"We're headed in the wrong direction," said infectious diseases specialist Dr. Isaac Bogoch in an interview Wednesday.
"There's widespread COVID in the community and that makes it easier [for the virus] to find vulnerable individuals and at-risk populations, which means we will see more hospitalizations," Bogoch said.
Throughout the pandemic, experts have tried to make it clear that hospitalization statistics are what's called a "lagging indicator" of the COVID-19 case rate: the severity of the trend doesn't become apparent until a couple of weeks after infections happen.
Some portion of the 100,000 people getting infected every day now will end up in hospital later this month, and some of those will die. Meanwhile, many hospitals are beginning to face staffing challenges as health-care workers call in sick because they or a family member has contracted COVID-19.
Doctors are questioning Ford's insistence that the province can easily handle a surge in patients by adding more bed capacity.
"Health-care workers are getting COVID-19 at a rate in Ontario never seen this pandemic. We can't staff any extra beds in the hospitals," Dr. Lisa Salamon, an emergency physician in Scarborough, tweeted this week. She added that many of the cases involve health workers infected by their children, bringing the novel coronavirus home from school.
Dr. David Fisman, a physician and epidemiologist with the University of Toronto's Dalla Lana School of Public Health, says the province is taking a "head-in-the-sand approach" to the current wave and "de facto encouraging people to spread disease" by doing so.
"It's particularly concerning because these waves are hitting young kids in a manner out of all proportion to what's happened earlier in the pandemic," Fisman said in an email to CBC News.
The government's decision to end mandatory mask rules in mid-March in most indoor locations, including schools, was accompanied by a shift in message. Moore, Ford and Elliot began describing masking as a personal choice for those at higher risk.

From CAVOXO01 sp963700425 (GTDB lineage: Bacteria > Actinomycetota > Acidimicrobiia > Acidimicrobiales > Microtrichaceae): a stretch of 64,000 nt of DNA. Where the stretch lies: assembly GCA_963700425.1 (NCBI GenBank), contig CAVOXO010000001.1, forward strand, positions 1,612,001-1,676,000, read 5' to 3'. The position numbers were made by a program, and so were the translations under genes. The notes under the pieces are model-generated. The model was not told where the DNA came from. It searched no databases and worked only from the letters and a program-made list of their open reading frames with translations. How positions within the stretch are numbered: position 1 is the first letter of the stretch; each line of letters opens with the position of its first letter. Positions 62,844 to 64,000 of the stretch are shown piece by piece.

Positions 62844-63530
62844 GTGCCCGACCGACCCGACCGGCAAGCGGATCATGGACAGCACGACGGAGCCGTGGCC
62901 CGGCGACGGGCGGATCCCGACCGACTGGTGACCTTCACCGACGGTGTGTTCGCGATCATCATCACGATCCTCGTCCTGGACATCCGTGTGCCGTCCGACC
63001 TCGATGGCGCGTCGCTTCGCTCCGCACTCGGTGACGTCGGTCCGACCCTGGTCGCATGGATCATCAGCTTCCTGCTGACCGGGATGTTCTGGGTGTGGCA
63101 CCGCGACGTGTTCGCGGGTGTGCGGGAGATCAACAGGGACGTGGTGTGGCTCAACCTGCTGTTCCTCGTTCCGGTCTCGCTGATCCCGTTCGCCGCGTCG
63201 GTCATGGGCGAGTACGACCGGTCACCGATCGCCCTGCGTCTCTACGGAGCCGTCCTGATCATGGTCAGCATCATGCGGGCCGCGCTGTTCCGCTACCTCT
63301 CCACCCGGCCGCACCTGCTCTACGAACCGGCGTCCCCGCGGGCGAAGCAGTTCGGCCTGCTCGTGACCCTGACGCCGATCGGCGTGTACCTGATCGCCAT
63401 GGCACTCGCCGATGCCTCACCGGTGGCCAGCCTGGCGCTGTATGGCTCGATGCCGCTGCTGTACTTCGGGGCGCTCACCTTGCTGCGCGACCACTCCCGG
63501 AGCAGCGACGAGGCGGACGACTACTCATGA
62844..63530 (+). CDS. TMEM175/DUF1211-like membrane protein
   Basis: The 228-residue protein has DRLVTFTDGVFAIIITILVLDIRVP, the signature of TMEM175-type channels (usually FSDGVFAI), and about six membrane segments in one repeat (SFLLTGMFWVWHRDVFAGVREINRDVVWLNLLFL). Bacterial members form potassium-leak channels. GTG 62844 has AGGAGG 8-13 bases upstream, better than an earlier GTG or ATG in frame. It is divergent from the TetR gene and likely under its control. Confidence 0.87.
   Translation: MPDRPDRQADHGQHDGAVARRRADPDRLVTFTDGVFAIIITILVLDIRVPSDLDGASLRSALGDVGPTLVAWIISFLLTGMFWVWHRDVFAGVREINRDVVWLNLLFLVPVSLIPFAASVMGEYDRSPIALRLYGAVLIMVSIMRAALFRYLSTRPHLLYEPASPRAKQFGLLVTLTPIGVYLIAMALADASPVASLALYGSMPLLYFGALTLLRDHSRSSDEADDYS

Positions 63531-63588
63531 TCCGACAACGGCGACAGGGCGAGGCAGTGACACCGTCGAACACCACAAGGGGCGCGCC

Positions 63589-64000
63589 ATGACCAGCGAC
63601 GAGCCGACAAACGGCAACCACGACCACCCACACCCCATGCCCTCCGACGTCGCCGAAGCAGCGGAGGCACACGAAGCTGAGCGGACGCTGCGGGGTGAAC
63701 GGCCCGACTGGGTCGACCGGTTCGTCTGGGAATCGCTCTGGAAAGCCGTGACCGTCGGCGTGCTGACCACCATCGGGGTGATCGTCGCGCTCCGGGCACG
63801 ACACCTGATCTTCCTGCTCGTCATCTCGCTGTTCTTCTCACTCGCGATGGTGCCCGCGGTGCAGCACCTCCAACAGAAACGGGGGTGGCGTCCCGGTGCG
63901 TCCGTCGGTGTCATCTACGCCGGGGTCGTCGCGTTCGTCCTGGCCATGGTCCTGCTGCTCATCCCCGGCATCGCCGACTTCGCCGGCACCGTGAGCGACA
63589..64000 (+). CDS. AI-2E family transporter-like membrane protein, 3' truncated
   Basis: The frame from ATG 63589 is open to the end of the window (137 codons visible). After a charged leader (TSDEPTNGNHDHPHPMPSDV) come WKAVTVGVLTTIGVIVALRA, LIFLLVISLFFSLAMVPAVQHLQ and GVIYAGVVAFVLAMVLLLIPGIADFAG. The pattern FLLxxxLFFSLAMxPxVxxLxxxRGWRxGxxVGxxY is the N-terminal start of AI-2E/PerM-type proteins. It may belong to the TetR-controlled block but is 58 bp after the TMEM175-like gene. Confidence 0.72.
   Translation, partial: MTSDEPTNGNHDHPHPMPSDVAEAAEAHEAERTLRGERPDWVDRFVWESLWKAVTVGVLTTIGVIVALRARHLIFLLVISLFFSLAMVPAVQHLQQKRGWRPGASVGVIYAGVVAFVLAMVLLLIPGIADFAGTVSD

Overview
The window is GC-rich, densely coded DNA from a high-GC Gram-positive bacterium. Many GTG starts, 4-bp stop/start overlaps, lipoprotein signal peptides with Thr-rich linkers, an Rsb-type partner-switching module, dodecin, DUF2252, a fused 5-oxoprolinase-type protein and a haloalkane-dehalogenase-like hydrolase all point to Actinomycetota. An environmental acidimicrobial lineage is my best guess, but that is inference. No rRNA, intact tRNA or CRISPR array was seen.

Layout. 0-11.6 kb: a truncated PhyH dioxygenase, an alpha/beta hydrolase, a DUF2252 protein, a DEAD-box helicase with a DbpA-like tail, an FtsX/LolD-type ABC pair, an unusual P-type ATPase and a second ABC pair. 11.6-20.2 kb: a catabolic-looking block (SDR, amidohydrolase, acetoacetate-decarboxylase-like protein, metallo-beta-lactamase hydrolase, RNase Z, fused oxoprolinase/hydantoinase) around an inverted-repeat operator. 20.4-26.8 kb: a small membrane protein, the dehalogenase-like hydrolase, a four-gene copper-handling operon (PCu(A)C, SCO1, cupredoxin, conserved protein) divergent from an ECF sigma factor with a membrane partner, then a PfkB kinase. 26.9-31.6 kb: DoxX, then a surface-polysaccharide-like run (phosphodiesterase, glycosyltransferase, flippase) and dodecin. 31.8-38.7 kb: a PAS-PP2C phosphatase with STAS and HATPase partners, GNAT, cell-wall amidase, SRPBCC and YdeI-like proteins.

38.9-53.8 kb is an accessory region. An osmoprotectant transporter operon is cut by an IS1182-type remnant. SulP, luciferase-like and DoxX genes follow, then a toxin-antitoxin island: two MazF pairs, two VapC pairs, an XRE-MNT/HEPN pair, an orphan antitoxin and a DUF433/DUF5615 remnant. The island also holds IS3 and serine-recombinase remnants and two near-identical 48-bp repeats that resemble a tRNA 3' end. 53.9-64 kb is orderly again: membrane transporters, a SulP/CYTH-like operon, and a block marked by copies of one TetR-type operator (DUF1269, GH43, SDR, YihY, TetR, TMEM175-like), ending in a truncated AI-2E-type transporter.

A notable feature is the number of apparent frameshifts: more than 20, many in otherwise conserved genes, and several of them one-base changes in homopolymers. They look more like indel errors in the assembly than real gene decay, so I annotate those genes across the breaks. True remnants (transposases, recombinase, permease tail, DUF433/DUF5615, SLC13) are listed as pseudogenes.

This consigns to the dustbin the idea that people should wear masks in public indoor settings to prevent spreading COVID-19 to others.
'We should all be wearing masks'
Ford and Elliott have repeatedly said no to re-imposing the mask mandate, saying that Dr. Moore is not recommending it. By contrast, Quebec extended its mandatory masking rules this week until the end of April.
"We should all be going back to wearing masks," said Dr. Mustafa Hirji, the medical officer of health for Niagara Region. "It's definitely going to be much harder to bring the people back to masking once they have stopped."
Given all this, how bad will the sixth wave get?
"I don't think it's a foregone conclusion that necessarily this wave is going to be less bad than the previous wave," Hirji said. "It's not a guaranteed outcome, and I don't think we should be banking on that."
Dr. Kashif Pirzada, an emergency room physician in Toronto, said he is hopeful that the protection from vaccines and the arrival of better weather will work in Ontario's favour.
"Fingers crossed it'll be okay," Pirzada said in an interview.
"But overall, dropping precautions right when a wave is starting was a really bad move and it's going to cost us all, unfortunately."